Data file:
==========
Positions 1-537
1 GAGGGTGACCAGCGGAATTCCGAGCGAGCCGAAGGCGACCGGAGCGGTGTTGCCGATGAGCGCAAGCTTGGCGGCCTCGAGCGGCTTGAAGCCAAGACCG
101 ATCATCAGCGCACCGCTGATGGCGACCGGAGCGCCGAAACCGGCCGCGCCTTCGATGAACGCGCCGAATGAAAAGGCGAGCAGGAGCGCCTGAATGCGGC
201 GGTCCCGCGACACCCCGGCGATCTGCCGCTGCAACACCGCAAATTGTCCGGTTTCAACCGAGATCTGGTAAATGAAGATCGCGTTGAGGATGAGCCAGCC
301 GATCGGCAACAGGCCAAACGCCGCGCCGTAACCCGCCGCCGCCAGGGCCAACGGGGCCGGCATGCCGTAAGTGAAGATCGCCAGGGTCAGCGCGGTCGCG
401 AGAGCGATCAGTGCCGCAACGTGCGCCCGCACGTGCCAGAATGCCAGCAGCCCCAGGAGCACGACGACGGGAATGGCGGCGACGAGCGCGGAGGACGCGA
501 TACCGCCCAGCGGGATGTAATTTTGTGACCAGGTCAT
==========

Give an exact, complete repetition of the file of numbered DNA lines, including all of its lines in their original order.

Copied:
Positions 1-537
1 GAGGGTGACCAGCGGAATTCCGAGCGAGCCGAAGGCGACCGGAGCGGTGTTGCCGATGAGCGCAAGCTTGGCGGCCTCGAGCGGCTTGAAGCCAAGACCG
101 ATCATCAGCGCACCGCTGATGGCGACCGGAGCGCCGAAACCGGCCGCGCCTTCGATGAACGCGCCGAATGAAAAGGCGAGCAGGAGCGCCTGAATGCGGC
201 GGTCCCGCGACACCCCGGCGATCTGCCGCTGCAACACCGCAAATTGTCCGGTTTCAACCGAGATCTGGTAAATGAAGATCGCGTTGAGGATGAGCCAGCC
301 GATCGGCAACAGGCCAAACGCCGCGCCGTAACCCGCCGCCGCCAGGGCCAACGGGGCCGGCATGCCGTAAGTGAAGATCGCCAGGGTCAGCGCGGTCGCG
401 AGAGCGATCAGTGCCGCAACGTGCGCCCGCACGTGCCAGAATGCCAGCAGCCCCAGGAGCACGACGACGGGAATGGCGGCGACGAGCGCGGAGGACGCGA
501 TACCGCCCAGCGGGATGTAATTTTGTGACCAGGTCAT